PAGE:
VB.NET simply combines the two definitions into one, and it is transparent to the user:
Dim ptA As New Point ptA.x = 3 ptA.y = 4 MsgBox(ptA.getDistanceFromO())
Note that the
Partial keyword applies also to structures.
Another new feature in VB.NET is operator overloading. For example, the
+ operator can be overloaded to add other data types, besides adding numbers and concatenating strings. In the following example, I have overloaded the
+ operator to add the lengths of two
Public Class Point Public Shared Operator +(ByVal pointA As Point, _ ByVal pointB As Point) _ As Single Return (pointA.getDistanceFromO + _ pointB.getDistanceFromO) End Operator End Class
So, I could essentially do this:
Dim ptA As New Point Dim ptB As New Point ptA.x = 3 ptA.y = 4 ptB.x = 4 ptB.y = 5 MsgBox(ptA + ptB) ' returns 11.40312
IsNot operator is a new keyword that has been added to VB.NET. Instead of using the sometimes awkward combination of the
Not operators to compare the equality (or inequality) of two objects, it is much more natural to combine the two into one, as the following example illustrates:
Dim ds As New DataSet ' sounds awkward If Not ds Is Nothing Then MsgBox("ds contains a reference") End If ' sounds better! If ds IsNot Nothing Then MsgBox("ds contains a reference") End If
VB6 programmers who migrated to VB.NET often lament at the need to create an instance of a form before they can display the form. In VB.NET, you need to do the following when opening another form:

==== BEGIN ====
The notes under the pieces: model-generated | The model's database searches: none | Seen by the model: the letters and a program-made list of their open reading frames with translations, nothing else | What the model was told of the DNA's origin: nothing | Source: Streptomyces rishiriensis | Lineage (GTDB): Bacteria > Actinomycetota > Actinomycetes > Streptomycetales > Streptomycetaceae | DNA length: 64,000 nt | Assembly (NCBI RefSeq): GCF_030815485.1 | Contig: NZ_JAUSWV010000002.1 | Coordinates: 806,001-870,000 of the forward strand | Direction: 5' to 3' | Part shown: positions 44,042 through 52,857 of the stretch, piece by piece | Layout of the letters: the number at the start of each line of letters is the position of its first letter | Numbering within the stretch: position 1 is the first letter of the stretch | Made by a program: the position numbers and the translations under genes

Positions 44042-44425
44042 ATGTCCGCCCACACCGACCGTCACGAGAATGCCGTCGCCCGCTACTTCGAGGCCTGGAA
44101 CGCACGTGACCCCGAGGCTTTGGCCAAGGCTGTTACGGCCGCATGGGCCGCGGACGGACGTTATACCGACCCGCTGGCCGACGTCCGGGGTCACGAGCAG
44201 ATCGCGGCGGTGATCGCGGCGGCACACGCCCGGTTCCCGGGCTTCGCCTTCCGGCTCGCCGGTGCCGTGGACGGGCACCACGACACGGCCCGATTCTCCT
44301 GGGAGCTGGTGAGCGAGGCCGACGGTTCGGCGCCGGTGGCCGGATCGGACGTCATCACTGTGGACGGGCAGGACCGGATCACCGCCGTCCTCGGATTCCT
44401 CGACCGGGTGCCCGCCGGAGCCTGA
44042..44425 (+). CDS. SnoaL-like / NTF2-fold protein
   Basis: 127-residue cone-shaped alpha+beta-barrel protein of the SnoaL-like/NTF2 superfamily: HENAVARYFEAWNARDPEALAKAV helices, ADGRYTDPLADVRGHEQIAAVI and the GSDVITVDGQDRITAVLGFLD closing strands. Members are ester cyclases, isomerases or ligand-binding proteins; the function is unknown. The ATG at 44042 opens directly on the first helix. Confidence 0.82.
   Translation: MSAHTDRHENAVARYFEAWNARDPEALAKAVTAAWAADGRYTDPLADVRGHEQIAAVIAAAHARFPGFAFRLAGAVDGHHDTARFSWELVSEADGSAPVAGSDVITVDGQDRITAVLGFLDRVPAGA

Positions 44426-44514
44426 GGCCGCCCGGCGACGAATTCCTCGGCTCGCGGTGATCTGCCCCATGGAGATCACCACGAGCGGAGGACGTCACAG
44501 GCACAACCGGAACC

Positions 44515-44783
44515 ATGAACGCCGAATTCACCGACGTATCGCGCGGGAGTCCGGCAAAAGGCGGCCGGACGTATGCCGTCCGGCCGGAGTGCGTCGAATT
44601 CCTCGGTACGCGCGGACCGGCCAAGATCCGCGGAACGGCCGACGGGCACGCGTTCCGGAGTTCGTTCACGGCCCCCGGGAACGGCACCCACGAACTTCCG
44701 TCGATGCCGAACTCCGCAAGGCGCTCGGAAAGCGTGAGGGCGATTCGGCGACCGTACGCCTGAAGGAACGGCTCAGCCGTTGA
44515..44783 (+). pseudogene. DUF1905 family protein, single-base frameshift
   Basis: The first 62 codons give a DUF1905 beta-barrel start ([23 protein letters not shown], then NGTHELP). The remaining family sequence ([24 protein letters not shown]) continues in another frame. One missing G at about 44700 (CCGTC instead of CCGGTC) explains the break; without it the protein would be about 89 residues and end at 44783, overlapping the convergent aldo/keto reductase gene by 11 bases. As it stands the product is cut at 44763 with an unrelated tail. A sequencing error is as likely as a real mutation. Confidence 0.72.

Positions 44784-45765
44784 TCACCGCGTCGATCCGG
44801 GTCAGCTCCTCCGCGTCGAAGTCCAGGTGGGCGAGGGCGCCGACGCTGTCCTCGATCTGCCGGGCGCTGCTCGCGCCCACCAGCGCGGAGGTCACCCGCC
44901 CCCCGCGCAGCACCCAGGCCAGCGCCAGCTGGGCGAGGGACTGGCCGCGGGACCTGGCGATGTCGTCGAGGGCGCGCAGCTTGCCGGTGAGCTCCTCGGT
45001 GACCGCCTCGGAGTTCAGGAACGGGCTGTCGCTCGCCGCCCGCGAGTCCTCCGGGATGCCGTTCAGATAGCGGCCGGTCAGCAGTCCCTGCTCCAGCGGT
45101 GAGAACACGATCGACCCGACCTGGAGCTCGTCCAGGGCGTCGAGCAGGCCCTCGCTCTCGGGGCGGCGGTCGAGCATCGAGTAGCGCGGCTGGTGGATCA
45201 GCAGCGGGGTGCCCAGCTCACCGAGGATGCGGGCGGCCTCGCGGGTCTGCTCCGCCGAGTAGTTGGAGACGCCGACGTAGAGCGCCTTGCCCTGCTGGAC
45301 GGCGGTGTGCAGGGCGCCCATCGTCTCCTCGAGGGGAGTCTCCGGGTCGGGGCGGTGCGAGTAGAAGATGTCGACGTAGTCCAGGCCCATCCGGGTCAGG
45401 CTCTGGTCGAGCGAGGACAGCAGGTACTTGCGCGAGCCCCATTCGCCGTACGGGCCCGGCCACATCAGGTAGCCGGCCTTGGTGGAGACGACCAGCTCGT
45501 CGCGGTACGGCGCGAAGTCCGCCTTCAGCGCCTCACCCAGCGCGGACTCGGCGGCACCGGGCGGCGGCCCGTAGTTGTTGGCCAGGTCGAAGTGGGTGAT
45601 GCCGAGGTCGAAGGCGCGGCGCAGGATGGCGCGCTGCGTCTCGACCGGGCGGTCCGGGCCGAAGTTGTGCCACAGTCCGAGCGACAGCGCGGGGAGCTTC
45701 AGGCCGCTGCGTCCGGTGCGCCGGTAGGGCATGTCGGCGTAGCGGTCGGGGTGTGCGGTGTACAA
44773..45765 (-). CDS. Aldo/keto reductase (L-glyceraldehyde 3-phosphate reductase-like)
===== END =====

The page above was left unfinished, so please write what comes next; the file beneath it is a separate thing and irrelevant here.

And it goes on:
'---uses another instance of it Dim frm2 As New Form2 frm2.Show()
In VB.NET Whidbey, there is no need to create an instance of another form before you can display it. You can open it directly (just as you can in VB6) using its default instance:
'---default instance Form2.Show() ' uses the default instance
Of course, if you wish to create additional instances of Form2, you can use the former method.
Continue statement allows you to skip to the next iteration in a loop. For example, the following will sum up all of the odd numbers from 0 to 10:
'---continue statement Dim counter, sum As Short sum = 0 For counter = 0 To 10 If counter Mod 2 = 0 Then Continue For sum += counter Next
Continue keyword works for the
While looping constructs.
Another new keyword in VB.NET is
To. For example:
'---new "To" keyword Dim num(5) As Integer Dim num(0 To 5) As Integer ' same as above